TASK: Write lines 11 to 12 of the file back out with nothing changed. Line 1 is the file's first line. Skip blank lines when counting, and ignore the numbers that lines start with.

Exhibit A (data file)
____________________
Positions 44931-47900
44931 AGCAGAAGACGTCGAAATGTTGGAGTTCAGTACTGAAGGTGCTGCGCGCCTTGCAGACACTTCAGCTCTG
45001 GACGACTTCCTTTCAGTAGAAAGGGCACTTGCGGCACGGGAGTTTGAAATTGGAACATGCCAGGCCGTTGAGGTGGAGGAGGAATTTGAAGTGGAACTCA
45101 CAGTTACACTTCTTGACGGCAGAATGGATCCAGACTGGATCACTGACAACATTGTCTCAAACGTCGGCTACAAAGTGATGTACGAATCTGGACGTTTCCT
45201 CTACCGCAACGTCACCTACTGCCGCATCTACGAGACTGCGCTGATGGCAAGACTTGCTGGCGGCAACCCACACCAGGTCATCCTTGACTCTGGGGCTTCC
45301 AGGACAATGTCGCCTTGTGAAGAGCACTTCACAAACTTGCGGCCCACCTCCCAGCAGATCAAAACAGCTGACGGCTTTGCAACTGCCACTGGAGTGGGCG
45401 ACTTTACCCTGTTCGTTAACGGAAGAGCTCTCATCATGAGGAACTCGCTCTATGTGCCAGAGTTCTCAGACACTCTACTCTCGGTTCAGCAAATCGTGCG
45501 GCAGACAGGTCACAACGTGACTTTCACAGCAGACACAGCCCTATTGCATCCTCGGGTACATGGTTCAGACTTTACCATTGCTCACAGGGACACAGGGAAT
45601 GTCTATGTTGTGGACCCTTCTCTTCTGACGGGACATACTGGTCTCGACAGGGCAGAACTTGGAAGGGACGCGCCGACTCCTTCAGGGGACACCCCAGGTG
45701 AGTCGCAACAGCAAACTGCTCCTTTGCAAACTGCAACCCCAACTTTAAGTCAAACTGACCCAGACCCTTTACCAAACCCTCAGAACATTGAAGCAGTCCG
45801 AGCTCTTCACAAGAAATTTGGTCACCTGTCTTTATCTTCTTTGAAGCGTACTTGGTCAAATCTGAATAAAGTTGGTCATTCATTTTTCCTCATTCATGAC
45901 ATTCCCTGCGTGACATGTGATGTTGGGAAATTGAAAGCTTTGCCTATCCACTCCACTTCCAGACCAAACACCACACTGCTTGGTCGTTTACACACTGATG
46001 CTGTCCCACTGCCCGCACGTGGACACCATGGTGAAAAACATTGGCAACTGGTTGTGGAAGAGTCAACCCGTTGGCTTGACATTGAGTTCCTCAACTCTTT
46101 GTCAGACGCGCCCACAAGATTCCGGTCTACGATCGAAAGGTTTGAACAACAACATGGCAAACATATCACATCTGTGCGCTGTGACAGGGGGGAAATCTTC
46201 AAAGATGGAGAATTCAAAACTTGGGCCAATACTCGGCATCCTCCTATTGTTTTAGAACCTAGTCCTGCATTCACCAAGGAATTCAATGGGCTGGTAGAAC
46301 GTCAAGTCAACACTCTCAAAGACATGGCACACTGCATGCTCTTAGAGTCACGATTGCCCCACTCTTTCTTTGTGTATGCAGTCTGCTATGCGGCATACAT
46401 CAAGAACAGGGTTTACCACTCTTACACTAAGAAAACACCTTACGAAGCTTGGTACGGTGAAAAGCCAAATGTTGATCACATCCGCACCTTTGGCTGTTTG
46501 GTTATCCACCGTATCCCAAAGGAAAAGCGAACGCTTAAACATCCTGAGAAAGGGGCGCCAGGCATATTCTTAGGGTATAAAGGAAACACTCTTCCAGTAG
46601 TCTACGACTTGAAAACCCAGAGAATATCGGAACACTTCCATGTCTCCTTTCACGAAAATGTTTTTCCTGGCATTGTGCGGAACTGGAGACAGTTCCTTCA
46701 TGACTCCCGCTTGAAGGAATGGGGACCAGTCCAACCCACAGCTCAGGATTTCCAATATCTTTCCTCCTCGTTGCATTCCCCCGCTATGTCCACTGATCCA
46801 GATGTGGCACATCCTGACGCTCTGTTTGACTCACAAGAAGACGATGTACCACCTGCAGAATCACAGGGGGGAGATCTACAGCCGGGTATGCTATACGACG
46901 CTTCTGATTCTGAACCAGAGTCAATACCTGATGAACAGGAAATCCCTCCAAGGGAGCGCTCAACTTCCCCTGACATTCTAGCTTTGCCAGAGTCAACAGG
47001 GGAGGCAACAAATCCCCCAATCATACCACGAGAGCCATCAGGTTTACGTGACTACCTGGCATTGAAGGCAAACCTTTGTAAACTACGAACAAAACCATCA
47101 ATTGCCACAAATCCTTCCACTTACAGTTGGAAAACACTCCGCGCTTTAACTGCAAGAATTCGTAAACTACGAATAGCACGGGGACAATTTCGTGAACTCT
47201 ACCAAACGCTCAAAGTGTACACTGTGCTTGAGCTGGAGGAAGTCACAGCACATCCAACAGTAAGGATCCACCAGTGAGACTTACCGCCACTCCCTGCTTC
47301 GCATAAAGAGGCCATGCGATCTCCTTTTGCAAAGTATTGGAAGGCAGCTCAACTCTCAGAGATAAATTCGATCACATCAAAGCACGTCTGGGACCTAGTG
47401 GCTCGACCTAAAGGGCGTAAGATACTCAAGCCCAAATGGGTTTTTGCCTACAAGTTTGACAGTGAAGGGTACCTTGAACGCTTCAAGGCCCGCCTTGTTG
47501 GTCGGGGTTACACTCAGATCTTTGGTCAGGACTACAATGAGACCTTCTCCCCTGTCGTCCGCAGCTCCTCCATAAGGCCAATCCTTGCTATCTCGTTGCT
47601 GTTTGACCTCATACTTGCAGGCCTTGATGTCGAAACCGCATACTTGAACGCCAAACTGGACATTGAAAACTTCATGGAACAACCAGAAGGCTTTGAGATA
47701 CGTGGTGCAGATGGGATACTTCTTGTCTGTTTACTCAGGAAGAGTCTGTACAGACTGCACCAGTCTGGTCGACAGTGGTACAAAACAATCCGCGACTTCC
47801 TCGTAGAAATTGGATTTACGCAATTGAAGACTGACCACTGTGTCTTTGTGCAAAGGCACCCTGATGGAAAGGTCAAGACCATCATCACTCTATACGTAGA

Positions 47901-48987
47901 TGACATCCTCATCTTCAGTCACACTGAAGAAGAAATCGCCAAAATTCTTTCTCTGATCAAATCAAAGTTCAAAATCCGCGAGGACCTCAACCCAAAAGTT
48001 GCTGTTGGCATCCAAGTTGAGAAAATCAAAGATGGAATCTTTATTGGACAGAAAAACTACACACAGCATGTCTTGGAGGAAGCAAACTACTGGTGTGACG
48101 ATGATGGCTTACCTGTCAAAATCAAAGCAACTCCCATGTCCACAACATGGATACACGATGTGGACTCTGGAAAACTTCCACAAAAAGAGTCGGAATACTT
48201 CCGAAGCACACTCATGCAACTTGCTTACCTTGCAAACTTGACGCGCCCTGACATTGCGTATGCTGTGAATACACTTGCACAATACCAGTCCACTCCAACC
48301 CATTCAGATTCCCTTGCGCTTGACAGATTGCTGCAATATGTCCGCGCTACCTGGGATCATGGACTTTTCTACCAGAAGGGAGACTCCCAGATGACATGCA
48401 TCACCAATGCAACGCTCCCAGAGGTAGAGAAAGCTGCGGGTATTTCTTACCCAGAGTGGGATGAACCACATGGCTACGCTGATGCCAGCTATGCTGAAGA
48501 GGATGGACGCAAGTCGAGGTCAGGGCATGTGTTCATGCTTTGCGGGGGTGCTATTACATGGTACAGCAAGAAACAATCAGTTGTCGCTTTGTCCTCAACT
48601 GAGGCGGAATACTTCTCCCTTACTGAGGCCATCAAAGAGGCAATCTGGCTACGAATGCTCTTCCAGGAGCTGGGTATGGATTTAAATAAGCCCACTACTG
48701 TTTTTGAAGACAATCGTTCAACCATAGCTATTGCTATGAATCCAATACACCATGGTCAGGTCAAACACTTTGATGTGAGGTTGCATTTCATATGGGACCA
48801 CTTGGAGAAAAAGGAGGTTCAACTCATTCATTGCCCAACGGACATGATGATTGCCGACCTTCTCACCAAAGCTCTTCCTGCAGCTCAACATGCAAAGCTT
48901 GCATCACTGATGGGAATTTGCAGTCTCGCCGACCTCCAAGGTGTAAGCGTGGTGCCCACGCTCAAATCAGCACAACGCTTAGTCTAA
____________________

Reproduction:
45801 AGCTCTTCACAAGAAATTTGGTCACCTGTCTTTATCTTCTTTGAAGCGTACTTGGTCAAATCTGAATAAAGTTGGTCATTCATTTTTCCTCATTCATGAC
45901 ATTCCCTGCGTGACATGTGATGTTGGGAAATTGAAAGCTTTGCCTATCCACTCCACTTCCAGACCAAACACCACACTGCTTGGTCGTTTACACACTGATG